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Charlotte Amalie
Wednesday, May 22, 2024
HomeCommentaryOpen Forum: The Ancient Plants and Herbs of the Bible, Part 1

Open Forum: The Ancient Plants and Herbs of the Bible, Part 1

 Aloe ( Aloes vera) is one of the most popular herbs in today modern world. Locally, we call Aloe Sempervivy. (Photo by Olasee Davis)
Aloe (Aloe vera) is one of the most popular herbs in today’s modern world. Locally, we call Aloe Sempervivy. (Photo by Olasee Davis)

Editor’s Note: This is the first in a four-part series on the ancient plants and herbs of the Bible. 

We are in a new era of enlightenment when it comes to plants and herbs for the use of humankind. The Bible is an ancient sacred text inspired by God Himself that spoke through prophets, priests, kings, as well as ordinary people. 

Olasee Davis
Olasee Davis (Submitted photo)

Today, the Bible remains the most inspiring Holy Book in the world for human conditions in life. It was the Holy Book where we find that God wrote the Ten Commandments on stone tablets in the 14th century BC and gave it to Moses, an African. As a naturalist, I find the Bible’s natural history, particularly its botany, fascinating with its figurative language and metaphors of the everyday life of people, plants and herbs. 

This will be a four-part series describing the ancient plants and herbs of the Bible. Throughout this series, I will quote Scripture and give a brief history and use of each plant and herb. 

In the modern world today, almond (Amygdalus communis) is a popular food used as it was in biblical times. You can get almond milk from several grocery stores in the Virgin Islands. As you know, almond milk is very nutritious and can be a substitute for cow’s milk. In the Bible, there are several references to almond.  

Moreover the word of the Lord came unto me, saying, Jeremiah, what seest thus? And I said, I see a rod of an almond tree. Then said the Lord unto me, Thus has well seen: for I will hasten my word to perform it.” Jeremiah 1:11-12. Numbers 17:8, Genesis 43:11, and Ecclesiastes 12:5 also mentioned almond as an important food source for humans. The tree is native to Iran and surrounding countries of the region but cultivated elsewhere. Almonds are packed with medicinal uses. However, today the almond is used mostly for its delicious flavor and its nutritive value. Almonds are useful in diabetic food and can be made into biscuits or cakes. Almond flour contains almost no starch. In biblical times, Jacob instructed Judah to send almonds as a gift to Joseph when he was governor of Egypt.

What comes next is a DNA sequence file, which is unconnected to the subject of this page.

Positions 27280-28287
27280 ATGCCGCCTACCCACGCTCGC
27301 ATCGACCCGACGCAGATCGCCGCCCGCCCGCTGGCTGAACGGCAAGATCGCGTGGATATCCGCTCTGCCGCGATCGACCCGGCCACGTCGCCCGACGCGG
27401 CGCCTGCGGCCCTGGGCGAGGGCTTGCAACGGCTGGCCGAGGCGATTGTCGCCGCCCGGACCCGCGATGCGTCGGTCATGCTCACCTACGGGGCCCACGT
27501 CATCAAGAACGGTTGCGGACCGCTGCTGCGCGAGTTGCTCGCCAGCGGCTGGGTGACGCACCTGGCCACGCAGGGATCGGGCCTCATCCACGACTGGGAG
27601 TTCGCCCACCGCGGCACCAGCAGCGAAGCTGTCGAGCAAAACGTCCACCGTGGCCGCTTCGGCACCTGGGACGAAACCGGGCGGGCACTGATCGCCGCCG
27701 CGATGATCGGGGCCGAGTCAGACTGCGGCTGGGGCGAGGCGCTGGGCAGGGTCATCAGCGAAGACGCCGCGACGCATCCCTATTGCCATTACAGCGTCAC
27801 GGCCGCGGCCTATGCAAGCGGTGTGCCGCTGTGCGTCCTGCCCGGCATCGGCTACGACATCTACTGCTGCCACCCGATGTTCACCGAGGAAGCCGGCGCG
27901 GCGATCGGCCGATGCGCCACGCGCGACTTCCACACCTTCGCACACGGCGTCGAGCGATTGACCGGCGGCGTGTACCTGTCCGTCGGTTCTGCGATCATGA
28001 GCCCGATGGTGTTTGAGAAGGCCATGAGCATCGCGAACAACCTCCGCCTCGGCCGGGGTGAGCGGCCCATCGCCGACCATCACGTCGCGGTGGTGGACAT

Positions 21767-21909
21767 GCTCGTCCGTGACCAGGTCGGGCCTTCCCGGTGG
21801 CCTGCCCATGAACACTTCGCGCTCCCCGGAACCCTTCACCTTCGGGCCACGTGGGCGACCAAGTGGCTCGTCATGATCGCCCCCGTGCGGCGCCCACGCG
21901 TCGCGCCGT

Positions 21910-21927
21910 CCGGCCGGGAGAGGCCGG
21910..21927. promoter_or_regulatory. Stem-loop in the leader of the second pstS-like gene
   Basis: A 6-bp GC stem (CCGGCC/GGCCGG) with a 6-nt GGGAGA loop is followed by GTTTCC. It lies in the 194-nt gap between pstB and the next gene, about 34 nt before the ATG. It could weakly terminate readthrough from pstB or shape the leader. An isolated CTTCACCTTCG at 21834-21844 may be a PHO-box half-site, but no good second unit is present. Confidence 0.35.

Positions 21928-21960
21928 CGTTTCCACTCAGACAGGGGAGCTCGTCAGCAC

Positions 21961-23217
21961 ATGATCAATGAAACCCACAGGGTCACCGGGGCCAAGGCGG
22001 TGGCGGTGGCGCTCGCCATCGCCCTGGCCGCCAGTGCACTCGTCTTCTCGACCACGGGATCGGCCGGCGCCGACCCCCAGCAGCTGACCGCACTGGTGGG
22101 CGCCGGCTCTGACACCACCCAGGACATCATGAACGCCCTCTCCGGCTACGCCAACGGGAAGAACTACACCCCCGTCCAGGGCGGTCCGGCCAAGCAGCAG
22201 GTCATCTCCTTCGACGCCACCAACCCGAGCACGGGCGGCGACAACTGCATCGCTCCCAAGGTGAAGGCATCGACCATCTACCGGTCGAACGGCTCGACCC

Aloe (Aloe vera), which is a popular herb today, was also popular during ancient times. This herb is considered native to the Southwest Arabian Peninsula. Its genus contains over 500 species of flowering succulent plants. “And there came also Nicodemus, which at the first came to Jesus by night, and brought a mixture of myrrh and aloes, about an hundred pound weight. Then took they the body of Jesus, and wound it in linen clothes with the spices, as the manner of the Jews is to bury.” John 19:39-40. Psalms 45:7-8 and Proverbs 7:16-17 also mention aloe.

In the Virgin Islands, we call Aloe Sempervivy. In the ancient world, Aloe was religiously significant, especially in the Middle East. Muslims hung the plant over the doors of their houses as a protection against evil spirits. Native Americans as well as enslaved Africans in the West Indies also hung the Aloe plant over their doors to protect them from evil spirits. There are so many uses of Aloe. It was a tradition in the Virgin Islands culture that every child had to eat Aloe before school started in September.

Carob ( Ceratonia silique) is a popular plant in today’s food industry. One of the primary benefits of Carob as a chocolate substitute is that, unlike cocoa, carob contains no caffeine or theobromine. Carob also has medicinal benefits such as help to combat toxins in the digestive tract and prevent the growth of harmful bacteria in the intestines. (Photo by Olasee Davis)
Carob (Ceratonia silique) is a popular plant in today’s food industry. One of the primary benefits of Carob as a chocolate substitute is that, unlike cocoa, carob contains no caffeine or theobromine. Carob also has medicinal benefits such as helping to combat toxins in the digestive tract and prevent the growth of harmful bacteria in the intestines. (Photo by Olasee Davis)